Thursday, April 23, 2015

Lawton Hall: Entropy at its Finest

Lawton Hall's story was almost as inspiring as his work -- the way he sort of fell into a rhythm of doing work, both professionally and in his spare time, and the way he described leaving school and going into the non-academic world.

Lawton's trajectory post-college was interesting to me because of how things just sort of came together for him; how often times it seems like one thing led to an unexpected other, like in the case of the slides and the Wilwaukee gallery space. The way Lawton described Lawrence made it sound like a vehicle for the his understanding of how to work and a source for a network of people -- but the art came from a larger series of events.

The collaboration at the Wormfarm institute, resulting in the video above featuring Holy Sheboygan, as well as several other songs, is a perfect example of how the chaotic forces that brought Lawton and the band together resulted in something beautiful; something that doesn't seem like it could have happened by a chance meeting. However, this is ultimately how all are is created -- at least, how all collaborative art is created. Music might be a better example of this phenomenon than other art forms, since playing in a band is so collaborative by nature, but the artistic process always involves other people, whether they are collaborators or guiding forces, and it seems like a miracle every time these people are brought together.

It never lasts, of course -- not the people, not the collaboration, not even the product. But the fact that it happened at all is a testament to entropy.

Sunday, April 19, 2015

A Walk

This might be different in tone from some of my other short films -- it's simpler, and there are fewer objects attempting to draw your attention; you are on the walk just like the individual whose perspective you're offered in viewing "A Walk."

"There is no place that is not haunted by many different spirits hidden there in silence, spirits one can invoke or not," (De Certau, 108). Both narratives provide access to the perspective of one of these spirits, and they are simple -- they border on ineffectual, however, their juxtaposition creates an effect that is ultimately beyond the simple, quantifiable combination of the two works.

"Only the restrooms offer an escape from the closed system," (De Certau, 111). These brief snapshots into a life, or lives, do not offer escape, they offer enhancement only. The terror of the real, of being anything other than oneself must be challenged, and "A Walk" offers that challenge, in a perfect simulation of the real -- the indeterminate lives of others, the animation that encompasses us all, the speech and motion patterns that may not be are own but are certainly shared among us.

"A Walk" is not real -- the footage is old, passed, and the story is even older. The idea that one would actually be able to live "A Walk" is ridiculous; however, it is necessarily possible that one would be able to consider the lives of those involved in "A Walk" and, possibly, forget their own.

Thursday, April 9, 2015

Brush 2015

Brush highlights the nuances of mundane acts -- in this case, brushing teeth and zipping a zipper -- romanticizing them, describing their sensuality. While not everyone has an aquamarine toothbrush, not everyone has a black jacket, not everyone lets their toothpaste take as much control as the actor in this video did, the character is an everyperson of sorts. They are an individual, to be sure, but their relatability is whole. Everyone knows what it's like to brush the teeth, to zip the zipper.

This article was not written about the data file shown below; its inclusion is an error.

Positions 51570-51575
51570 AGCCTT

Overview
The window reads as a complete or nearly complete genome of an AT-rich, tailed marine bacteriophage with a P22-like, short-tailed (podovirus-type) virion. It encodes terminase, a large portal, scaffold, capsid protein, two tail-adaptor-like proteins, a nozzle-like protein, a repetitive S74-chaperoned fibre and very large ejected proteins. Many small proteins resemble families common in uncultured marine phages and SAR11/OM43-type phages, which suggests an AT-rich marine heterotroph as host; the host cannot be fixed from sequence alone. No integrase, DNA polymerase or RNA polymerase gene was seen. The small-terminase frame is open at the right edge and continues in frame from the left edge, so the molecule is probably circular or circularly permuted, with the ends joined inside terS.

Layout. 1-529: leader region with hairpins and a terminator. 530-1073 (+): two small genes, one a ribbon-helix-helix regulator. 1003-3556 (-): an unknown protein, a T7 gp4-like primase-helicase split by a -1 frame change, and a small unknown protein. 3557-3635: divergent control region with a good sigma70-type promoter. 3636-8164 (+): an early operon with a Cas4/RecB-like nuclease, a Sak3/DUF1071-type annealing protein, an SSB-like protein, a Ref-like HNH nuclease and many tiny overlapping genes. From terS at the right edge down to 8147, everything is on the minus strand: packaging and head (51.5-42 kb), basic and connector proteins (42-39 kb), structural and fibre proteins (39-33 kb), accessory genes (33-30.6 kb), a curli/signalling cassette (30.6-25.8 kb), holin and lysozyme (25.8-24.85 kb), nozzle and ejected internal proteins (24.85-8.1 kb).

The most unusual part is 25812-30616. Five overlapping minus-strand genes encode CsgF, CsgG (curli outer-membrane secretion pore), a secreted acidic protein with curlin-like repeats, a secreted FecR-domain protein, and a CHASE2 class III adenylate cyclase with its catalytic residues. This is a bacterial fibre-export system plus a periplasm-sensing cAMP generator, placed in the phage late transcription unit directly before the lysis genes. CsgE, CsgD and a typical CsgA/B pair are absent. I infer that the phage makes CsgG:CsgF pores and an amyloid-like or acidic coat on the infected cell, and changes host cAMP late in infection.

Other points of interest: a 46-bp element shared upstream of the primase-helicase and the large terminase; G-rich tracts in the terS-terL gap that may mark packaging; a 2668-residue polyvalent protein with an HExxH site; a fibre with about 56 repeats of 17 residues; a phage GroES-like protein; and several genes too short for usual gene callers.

"Just as in literature one differentiates 'styles' or ways writing, one can distinguish 'ways of operating -- ways of walking, reading, producing, speaking, etc."  What ways of operating are associated with this video? Is there an assumption about the identity of the viewer? What are your modes of operating? Undoubtedly different than those of the individual featured in Brush, but, arguably, just as mundane -- just as sensual, just as romantic, just as boring.

Marx wrote about "commodity fetishism" -- Brush is an attempt to escape from commodities, but not fetishism: Brush is about mundanity fetishism, "common" fetishism, everyday fetishism. Feel your teeth. They have n e r v e s.

"... Once the images broadcast by television and the time spent in front of the TV set have been analyzed, it remains to be asked what the consumer makes of these images and during these hours," (Not my italics). What did you make of these images? And, separately, what is your analysis of them?

Perhaps the emphasis is too extreme for some audiences. It is necessary to remember, if this thought crosses the viewer's mind, that the italics in Brush are mine, but the content is yours.

Sunday, April 5, 2015

Project 1, Revisited

My last blog post was very misleading -- I'm sorry.

I'm working on a short film about brushing teeth.

Wednesday, April 1, 2015

Project 1 -- Mundane

For a long time, some people (not many, though) have been trying to remind people to think about what they're doing, all the time, even when the thing they're doing is boring or they want to think about something else, or whatever. If you're into what's real, it makes a lot of sense to think about what's you're doing; but not everyone is into real life, necessarily. 

That's one reason stories, books, video, video games, etc. exist.

This project will focus on the mundane in video games, especially games like Grand Theft Auto, where you're supposed to escape from boring real life. Second Life was made for a reason -- but I think it's worth ignoring that reason. Does Second Life exist in Second Life?